I've got some more research to do on Meiji Okinawan society in general and this group specifically. I'll post it as I get it.

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    Geoff --

    Check out the books by Lebra on Okinawan shamanism. Then follow the references, leads, and so on.

    Also check University of Hawai'i at Manoa, as the library there has as good of an Uchinanchu collection as you're likely to find without traveling too far. (Okay, it's a good distance, but I guarantee that your wife will let you go to Hawaii if you a) agree to take her, and b) let her go to the beach or shopping while you're at the library. UH Manoa also has an online karate collection (courtesy Charles Goodin): http://www.hawaii.edu/asiaref/okinaw...ctions/karate/ . Several texts are digitized.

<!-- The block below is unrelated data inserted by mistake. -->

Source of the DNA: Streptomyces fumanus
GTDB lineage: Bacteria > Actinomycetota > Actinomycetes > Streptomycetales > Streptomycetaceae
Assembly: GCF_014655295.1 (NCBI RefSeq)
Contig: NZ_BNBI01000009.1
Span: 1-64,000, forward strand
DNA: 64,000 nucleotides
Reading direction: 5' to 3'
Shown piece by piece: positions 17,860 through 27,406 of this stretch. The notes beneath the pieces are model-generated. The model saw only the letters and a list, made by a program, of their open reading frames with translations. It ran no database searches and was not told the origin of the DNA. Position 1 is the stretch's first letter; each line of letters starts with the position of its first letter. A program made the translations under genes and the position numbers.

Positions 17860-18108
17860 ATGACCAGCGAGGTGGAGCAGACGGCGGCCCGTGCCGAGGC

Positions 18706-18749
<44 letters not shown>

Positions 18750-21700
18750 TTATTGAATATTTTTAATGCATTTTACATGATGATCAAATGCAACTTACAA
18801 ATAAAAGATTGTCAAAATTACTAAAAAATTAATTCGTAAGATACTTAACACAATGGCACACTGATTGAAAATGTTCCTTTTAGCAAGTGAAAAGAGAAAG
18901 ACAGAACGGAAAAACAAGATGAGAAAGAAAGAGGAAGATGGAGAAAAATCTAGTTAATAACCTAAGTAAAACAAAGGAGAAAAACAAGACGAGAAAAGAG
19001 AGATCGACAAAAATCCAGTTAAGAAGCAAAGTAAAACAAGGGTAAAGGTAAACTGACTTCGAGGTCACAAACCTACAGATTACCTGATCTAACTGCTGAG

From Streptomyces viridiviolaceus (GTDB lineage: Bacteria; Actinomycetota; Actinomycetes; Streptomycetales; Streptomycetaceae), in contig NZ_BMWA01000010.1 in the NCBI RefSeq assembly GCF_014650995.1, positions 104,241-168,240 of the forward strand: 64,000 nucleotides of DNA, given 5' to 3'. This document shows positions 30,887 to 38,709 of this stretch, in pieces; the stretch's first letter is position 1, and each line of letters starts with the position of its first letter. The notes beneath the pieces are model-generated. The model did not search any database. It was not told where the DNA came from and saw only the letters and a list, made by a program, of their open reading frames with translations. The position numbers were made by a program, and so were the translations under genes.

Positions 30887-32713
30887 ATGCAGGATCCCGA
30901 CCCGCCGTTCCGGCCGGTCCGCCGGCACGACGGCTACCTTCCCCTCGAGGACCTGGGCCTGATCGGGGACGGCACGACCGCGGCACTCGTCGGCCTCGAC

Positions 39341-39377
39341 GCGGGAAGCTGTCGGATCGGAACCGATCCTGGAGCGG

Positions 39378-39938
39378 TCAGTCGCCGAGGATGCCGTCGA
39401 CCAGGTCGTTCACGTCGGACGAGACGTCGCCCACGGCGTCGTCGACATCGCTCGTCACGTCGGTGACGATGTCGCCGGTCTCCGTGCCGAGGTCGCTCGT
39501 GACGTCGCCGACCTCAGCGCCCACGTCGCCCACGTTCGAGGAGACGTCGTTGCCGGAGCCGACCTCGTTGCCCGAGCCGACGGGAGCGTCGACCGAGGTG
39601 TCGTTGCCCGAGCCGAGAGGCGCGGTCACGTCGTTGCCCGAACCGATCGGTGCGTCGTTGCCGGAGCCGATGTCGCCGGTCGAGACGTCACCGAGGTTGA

For Ryukyuan studies, Josef Kreiner's books and articles represent a very good starting place, especially if interlibrary loan is a possibility.

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    Quote Originally Posted by Geoff View Post
    how come Naha-te karateka were not involved? Was it a class issue? Was it an intentional snub? It seems like the Shuri-te guys often seemed to come from higher classes than the Naha-te men. Was there some other bias present? Or, did the Naha-te people choose not to publicize their karate
    I believe in 1921, during the visit of Prince Hirohito (Showa) to Okinawa, Chojun Miyagi demonstrated kata.
    Guy Buyens
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    Guy, I believe you are correct. The 1921 group did include Naha-te. However, it seems like the 1914/15 group excluded Naha-te. I'm inclined to believe it was because of family/class relationships - the Shuri men were had more social standing, often better classical education and greater prestige. I'm still doing some reading on this.